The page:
Morant wasn't ranked out of high school. Culver wasn't even a top 300 ranked high school player. Johnson - the most surprising of them all - spent five years in college battling through injuries, and Washington said in numerous conversations he needed more time to craft his game.

In each of their cases, they didn't really "choose" to go back to school, it was chosen for them. These players didn't have lottery pick potential after their first year, and for some even after years two and three. If they did, they would have left.

White and Johnson rose because they gave NBA teams more reasons to draft them this year. Both consistently showed a quality the NBA covets, the ability to score. Little struggled in that area, so he fell.

Evaluating talent isn't easy, people mature at different rates, but the NBA does themselves no favors with their one year removed rule. It creates a flawed evaluation process, limiting teams to one year of advanced level game tape on top prospects. A season's worth of college production matters, but that isn't enough information for the millions of dollars NBA teams are investing into draftees.

@JSIMP24

@DTHSports | sports@dailytarheel.com

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<![CDATA[Renewed hope: Analyzing the Chicago Bulls' roster and how Coby White can help]]> The Chicago Bulls started last season with hopes of continued development for a core of young players. After a dismal 5-19 start, they fired their head coach Fred Hoiberg, and the season trended downhill from there.

A plethora of injuries plagued the young core of Kris Dunn, Zach LaVine, Denzel Valentine, Lauri Markkanen, and Wendell Carter Jr., with all missing time throughout the year. The Bulls' planned starting five never once saw the floor together in 2018-19.

By season's end, Ryan Arcidiacono, Shaq Harrison, Wayne Selden, Timothe Luwawu-Cabarrot and Robin Lopez strutted to the court for the final game. While their efforts were admirable, that's not the starting five the Bulls envisioned finishing the season for them.

In the offseason, the Bulls gave interim head coach Jim Boylen a contract extension and have been transparent about their desires to upgrade at the point guard position.

Enter Coby White, the sensational point guard from North Carolina who offers renewed hope for the Bulls after being drafted No. 7 overall in Thursday's NBA Draft. Before White was even able to leave the green room, he was met by Carter Jr., who will be one of White's teammates in Chicago.

Boylen hinted at the possibility of playing faster and explored different small-ball lineups at the end of last season. That fits right up White's wheelhouse.

In the open court, White's speed will have defenders on their heels fearing easy layups. If he can't get to the cup, he'll be able to pass out to Otto Porter Jr., the 6-foot-8 small forward who shot 40.6 percent from deep last season. When that doesn't work, White will be able to dish to LaVine, an athletic slasher who led the team in scoring last season, averaging 23.7 points per game.

In the half court, expect Boylen to put the UNC product in lots of screens with Carter Jr. and Markkanen. Carter Jr. has back-to-the-basket ability for White to dish down to in the low post. To help create space, the 6-foot-5 point guard can kick it out to Markkanen - an athletic forward who can stretch the floor and create his own shot off the dribble. Markkanen's ability to drift towards the 3-point line will give White more space to operate in the paint to look for his own shot or create for others.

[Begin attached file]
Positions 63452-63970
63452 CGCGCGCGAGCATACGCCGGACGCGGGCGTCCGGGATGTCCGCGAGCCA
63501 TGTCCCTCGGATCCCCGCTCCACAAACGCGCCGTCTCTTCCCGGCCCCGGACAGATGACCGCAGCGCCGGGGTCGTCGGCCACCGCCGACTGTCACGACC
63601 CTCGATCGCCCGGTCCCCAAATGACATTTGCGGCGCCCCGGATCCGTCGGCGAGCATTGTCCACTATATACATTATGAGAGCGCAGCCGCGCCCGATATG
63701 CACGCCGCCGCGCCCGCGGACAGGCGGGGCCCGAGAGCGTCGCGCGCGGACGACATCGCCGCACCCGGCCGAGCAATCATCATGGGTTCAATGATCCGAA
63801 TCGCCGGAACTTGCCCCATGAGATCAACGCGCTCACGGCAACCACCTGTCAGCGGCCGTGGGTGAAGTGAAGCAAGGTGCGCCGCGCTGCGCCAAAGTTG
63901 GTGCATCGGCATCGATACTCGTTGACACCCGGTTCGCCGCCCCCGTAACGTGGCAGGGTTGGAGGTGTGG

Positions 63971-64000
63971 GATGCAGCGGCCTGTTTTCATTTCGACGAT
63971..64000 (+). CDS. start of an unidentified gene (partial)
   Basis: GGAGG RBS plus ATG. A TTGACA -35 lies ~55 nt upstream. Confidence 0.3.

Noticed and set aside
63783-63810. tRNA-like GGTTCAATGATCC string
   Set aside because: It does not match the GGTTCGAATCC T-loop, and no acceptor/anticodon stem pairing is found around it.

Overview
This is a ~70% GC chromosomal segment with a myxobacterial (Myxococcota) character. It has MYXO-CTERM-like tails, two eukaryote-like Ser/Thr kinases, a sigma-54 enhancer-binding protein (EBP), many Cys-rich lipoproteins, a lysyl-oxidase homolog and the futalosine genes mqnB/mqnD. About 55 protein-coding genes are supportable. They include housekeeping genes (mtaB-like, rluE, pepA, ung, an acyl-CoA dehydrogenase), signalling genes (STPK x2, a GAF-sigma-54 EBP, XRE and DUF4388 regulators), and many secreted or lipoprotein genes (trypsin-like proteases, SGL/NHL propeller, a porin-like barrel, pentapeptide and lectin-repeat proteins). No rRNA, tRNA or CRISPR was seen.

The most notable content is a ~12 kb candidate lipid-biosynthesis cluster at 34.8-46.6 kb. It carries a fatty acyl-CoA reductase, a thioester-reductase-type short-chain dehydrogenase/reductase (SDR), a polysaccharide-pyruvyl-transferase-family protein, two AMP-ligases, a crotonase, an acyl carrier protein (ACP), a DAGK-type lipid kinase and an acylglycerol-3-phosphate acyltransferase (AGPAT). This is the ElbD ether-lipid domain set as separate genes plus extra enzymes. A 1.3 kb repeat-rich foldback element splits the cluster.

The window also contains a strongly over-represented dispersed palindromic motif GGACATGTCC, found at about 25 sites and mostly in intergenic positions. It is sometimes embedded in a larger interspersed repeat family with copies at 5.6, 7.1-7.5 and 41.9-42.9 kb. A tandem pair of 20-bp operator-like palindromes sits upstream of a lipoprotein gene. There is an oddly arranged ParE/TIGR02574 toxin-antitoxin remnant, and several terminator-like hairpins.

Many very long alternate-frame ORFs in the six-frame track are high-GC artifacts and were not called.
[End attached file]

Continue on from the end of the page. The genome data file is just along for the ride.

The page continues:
Chicago will have to decide what they want to do with Dunn. Organizations are usually hesitant to give up on young talent, but if Dunn can bring back assets via trade, they may move him. At this point, though, the third year point guard has a depressed trade market.

If the Bulls choose to keep Dunn, they may have White come off the bench, allowing the UNC product to develop slowly, simultaneously allowing Dunn to increase potential trade value. If the duo takes the floor together, White would most likely move off the ball because of his 3-point shooting ability.

Regardless of what Chicago does with Dunn, they have options and the ability to get better. The Bulls have around $20 million in cap space. Look for the organization to target a solid veteran point guard who can show White the ropes and another big man for him to facilitate to.

@JSIMP24

@DTHSports | sports@dailytarheel.com

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<![CDATA[Men's basketball 2018-19 season in review: ACC title highlights another strong season]]> Despite a less-than-ideal finish - an upset loss to Auburn in the Sweet 16 of the NCAA tournament - there were still plenty of bright spots for the North Carolina men's basketball team in 2018-19.

The Tar Heels went 29-7 overall and posted a 16-2 mark in conference play, enough to split a regular season ACC title with eventual national champion Virginia. It was UNC's 32nd time capturing at least a share of the ACC regular season title and the ninth in head coach Roy Williams' 16 seasons.

After going 11-3 in a tough non-conference slate - including a Dec. 15 win against Gonzaga - the Tar Heels soon found themselves at a crossroads, suffering an 62-83 thrashing at the hands of Louisville in their third ACC game. Rather than roll over, the team responded by ripping off seven straight wins and going 16-2 to finish the regular season, tying the Cavaliers atop the ACC.

North Carolina also went 2-1 against a much-hyped Duke team in 2018-19. The 73-74 loss to the Blue Devils came in the semifinals of the ACC Tournament in Charlotte, N.C., denying the Tar Heels a third win against their rival and a shot at a postseason conference title.